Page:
2. Synthesis

SnCl2.2H2O, Co (CHOOH).6H2O and AlCh are AR grade for the synthesis of Sn1_xCoKAlyO2 series. The required amount of SnCl2.2H2O is dissolved in de-ionized water, and aqueous ammonia is added drop wise to the above solution to maintain PH = 9 under constant stirring. Then, under constant stirring, co-doped ions are added

to the above solution. A light brown precipitate was obtained, and then 2 ml of polyethylene glycol was added to stabilize the particle size. Finally, the obtained precipitate was washed with de-ionized water and filtered out separately. Thereafter, the precipitate was dried at 80 °C. The dried powders were subsequently annealed at 600 °C for 4 hours, affording (Co, Al) co-doped SnO2 nanoparticles.

2.1. Characterizations

The prepared powders were carefully subjected to the following characterization studies. Powder XRD pattern was recorded on Bruker diffractometer within the 26 range of 20 to 80° using CuK^ as X-ray source (A= 1.53906 A). The structure of pure and co-doped SnO2 were analyzed by Micro Raman Spectroscopy (LAB-RAM HR, HORIBA JOBIN-YVON Spectrophotometer). The optical properties were analyzed by UV-VIS diffusion reflectance Spectroscopy using CARY 5E UV-VIS-NIR Spectrophotometer in the wavelength range 200-2500 nm. The room temperature photoluminescence (PL) studies were carried out with a PL Spectrometer.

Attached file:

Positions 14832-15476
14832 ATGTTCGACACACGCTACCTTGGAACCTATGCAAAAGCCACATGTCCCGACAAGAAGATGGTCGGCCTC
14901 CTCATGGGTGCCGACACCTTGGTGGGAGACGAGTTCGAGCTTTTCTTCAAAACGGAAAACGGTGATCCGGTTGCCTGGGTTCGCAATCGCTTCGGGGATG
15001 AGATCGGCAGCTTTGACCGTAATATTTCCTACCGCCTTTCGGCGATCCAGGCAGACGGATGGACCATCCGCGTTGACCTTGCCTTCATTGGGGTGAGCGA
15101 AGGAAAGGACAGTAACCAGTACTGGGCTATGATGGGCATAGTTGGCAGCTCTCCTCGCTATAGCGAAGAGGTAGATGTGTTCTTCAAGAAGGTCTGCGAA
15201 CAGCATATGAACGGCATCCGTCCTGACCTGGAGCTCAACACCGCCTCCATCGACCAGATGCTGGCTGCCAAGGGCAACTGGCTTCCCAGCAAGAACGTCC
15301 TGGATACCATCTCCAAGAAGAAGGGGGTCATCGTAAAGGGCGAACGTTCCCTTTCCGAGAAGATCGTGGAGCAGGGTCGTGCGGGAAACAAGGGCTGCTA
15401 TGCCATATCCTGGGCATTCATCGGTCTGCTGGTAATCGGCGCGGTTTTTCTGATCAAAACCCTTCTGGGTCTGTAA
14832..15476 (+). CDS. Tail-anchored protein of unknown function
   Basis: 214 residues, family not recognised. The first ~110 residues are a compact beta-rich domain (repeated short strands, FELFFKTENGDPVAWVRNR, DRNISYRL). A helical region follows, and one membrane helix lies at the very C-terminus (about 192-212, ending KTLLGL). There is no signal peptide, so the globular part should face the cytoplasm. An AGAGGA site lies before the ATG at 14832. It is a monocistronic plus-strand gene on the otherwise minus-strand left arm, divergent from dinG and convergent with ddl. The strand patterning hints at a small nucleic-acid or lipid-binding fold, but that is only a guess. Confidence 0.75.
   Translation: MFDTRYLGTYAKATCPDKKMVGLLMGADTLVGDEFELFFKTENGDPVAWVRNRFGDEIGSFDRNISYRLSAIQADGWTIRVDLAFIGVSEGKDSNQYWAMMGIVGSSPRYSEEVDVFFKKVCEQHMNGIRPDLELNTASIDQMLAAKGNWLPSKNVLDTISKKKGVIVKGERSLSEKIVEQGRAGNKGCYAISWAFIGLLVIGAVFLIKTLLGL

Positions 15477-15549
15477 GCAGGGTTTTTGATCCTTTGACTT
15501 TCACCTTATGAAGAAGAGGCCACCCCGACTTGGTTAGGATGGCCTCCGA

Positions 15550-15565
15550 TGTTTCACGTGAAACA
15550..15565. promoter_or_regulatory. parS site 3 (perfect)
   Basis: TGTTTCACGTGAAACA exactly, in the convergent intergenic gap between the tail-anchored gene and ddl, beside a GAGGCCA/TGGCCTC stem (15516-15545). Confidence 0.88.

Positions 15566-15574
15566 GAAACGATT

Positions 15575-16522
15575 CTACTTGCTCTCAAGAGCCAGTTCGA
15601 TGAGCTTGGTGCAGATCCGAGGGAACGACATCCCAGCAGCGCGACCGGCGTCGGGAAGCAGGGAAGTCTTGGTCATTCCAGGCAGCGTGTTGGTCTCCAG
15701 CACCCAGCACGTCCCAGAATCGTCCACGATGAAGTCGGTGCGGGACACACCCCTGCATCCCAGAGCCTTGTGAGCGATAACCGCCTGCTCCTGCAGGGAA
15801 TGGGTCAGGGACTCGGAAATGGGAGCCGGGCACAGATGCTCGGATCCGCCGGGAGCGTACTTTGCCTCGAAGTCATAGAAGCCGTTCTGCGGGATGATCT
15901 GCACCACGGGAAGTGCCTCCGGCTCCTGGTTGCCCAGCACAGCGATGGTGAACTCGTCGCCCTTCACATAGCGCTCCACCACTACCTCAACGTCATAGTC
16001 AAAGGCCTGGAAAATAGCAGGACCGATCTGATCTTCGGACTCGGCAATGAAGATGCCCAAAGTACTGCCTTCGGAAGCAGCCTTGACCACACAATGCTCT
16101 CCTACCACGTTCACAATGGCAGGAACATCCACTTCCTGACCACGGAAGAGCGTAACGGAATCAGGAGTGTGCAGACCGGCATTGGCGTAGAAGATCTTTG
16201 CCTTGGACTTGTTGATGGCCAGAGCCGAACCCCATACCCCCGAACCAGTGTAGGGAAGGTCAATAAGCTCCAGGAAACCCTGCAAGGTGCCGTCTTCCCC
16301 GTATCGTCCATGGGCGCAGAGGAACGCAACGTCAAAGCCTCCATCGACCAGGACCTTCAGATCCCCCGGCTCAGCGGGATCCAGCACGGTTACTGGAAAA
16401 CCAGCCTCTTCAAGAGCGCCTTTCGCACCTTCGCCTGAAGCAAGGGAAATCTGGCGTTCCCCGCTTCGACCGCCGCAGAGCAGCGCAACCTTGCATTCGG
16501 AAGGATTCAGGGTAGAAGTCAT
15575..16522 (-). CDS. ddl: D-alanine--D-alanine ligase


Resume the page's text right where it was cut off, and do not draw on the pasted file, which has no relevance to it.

3. Results and Discussion 3.1. X-RAY Diffraction studies

Fig. 1. XRD Spectra of (a) pure (b) 1 mol % Co (c) 3 mol % Co (d) 5 mol % Co with 5 mol % Al co-doped SnO2 nanoparticles

Figure 1 shows the XRD pattern of pure and co-doped (Co = 1, 3, 5 mol % with 5 mol % Al as constant) SnO2 nanoparticles. The diffraction peaks of the samples corresponded to the rutile phase of SnO2, and peak positions are in good agreement with the standard pattern [JCPDS CARD No: 41-1445]. The absence of extra peaks showed that no impurity phases were present in samples within the detection limit of the instrument. However, it was found that the diffraction peaks of all co-doped samples were slightly shifted to lower positions when compared to the pure SnO2 nanoparticles. The crystallite size (d) is calculated using Scherer formula: